"Somewhere in the world someone is training when you are not. When you race him, he will win."
Tom Fleming's Boston Marathon Training Motto
|Tom Fleming: Great Runner but not always right|
I loved this expression in high school because it gave me such motivation to train. Whenever I would feel tired or not in the mood to lace up my running shoes, I would remember this quote, and it would instantly drive me outside or to the gym to do a workout. As I ran, I could envision my rivals (some of them my own teammates) beating me. "I cannot lose to him" I would think to myself. "I MUST keep pushing."
This overly competitive attitude got and occasionally continues to get me into trouble. It drove me to disregard how I was feeling and the condition of my body, and instead overtrain to the point of exhaustion and beyond. I could not let go of the fear of losing and even worse being thought of as a loser. I needed that external validation for my efforts and therefore could not allow anyone to come between me a the podium. If somewhere out there someone is training to beat me, then I have to train even harder to beat him. Writing this makes me sound like an absolute jerk, but please don't judge me. I promise I have matured since my prepubescent high school days even though I still cannot grow facial hair.
This mentality also sucked all the joy out of training and racing. Instead of training for the pure internal joy and pleasure of running, I was running for, or I should say from, an external and more importantly imaginary fear.
In my mind, my rivals were just like me. They would go for runs and think to themselves: "I have to beat Chris Hague this year. He has to go down." In reality though they were running because they enjoyed it. I highly doubt they even thought about me. Only I was freaking out about them and not the other way around. I therefore was stressed for no reason.
When illness or injury struck, which was bound to happen given how stupid I was training and how much I was stressing, the anxiety only got worse. Since I was on the sidelines feeling like crap and literally watching myself through my skewed mental goggles getting slower, more unfit, and fatter, it drove me up the wall to see others race circles around me.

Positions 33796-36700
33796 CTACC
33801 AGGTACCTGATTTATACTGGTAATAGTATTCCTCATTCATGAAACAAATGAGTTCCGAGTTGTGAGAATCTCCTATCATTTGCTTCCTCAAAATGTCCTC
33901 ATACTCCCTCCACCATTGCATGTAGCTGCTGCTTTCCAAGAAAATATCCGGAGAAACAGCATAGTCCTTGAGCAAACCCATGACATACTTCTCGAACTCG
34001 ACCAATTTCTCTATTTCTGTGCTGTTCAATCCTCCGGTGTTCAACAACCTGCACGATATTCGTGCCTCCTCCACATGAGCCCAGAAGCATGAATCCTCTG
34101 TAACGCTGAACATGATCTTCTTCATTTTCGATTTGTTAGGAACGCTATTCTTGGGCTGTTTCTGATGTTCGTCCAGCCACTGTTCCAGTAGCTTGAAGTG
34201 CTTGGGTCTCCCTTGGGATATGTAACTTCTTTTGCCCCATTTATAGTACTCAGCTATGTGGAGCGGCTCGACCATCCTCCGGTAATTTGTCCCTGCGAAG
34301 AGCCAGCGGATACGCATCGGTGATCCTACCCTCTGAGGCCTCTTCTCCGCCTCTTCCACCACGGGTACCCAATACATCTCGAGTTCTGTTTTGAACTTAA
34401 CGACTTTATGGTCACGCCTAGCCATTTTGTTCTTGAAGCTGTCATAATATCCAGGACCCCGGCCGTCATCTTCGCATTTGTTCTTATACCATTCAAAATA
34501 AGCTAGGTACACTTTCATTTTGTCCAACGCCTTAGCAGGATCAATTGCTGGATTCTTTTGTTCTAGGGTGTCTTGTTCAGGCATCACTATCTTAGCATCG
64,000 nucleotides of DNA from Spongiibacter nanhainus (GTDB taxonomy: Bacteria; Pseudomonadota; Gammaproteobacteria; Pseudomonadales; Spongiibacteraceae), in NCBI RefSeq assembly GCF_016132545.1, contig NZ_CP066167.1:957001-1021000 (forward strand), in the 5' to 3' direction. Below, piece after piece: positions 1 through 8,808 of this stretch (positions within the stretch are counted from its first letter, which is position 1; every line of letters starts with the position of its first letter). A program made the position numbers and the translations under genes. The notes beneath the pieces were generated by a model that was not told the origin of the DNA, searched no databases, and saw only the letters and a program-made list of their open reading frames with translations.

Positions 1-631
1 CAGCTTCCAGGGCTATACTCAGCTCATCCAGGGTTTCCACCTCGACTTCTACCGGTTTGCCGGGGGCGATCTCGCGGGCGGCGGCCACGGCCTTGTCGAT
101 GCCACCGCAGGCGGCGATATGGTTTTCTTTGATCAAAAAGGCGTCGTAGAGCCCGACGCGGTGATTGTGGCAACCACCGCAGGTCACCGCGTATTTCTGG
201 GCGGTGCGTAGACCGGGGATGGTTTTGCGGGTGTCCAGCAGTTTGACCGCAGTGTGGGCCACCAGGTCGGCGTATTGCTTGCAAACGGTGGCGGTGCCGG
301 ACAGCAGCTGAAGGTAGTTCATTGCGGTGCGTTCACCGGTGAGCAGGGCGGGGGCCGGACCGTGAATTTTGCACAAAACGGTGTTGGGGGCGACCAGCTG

Being partially sick this past week and still recovering from whatever horrible bug or influenza that I had has made me think again about this quote. As I lay in my bed coughing up multi colored mucus, I kept on beating myself up about not being able to train. "Everyone is going to get ahead of you" that little nagging voice inside of me said. "You NEED to get into the pool...You were slow already but now you are going to be even slower." The more I stressed the worse I felt, and the downward spiral continued.
In the middle of this fever, it finally occurred to me that this quote is deeply flawed. The first part is true. There is undoubtedly someone in the world training right now, but when I race him (s)he might win and (s)he might lose. Regardless, both situations are unknown and thus uncontrollable and thus should not be part of my mental consideration or angst. If (s)he does win, good for him/her; his winning has no impact on how I perform. It is not like if I come in second place, 5 minutes will be added to my time. Moreover, if I try to push myself through this sickness, (s)he will of course beat me; there is no way I can perform my best in this current state. Doing half ass workouts will only prolong this bug and how bad I feel. The only way I am going to get back to full speed, health, and quality training is to get better. The focus has to be on me and never on anyone else.
In triathlon, there are only three competitors: you, your watch, and your own preset and false expectations...but that's just my two watts.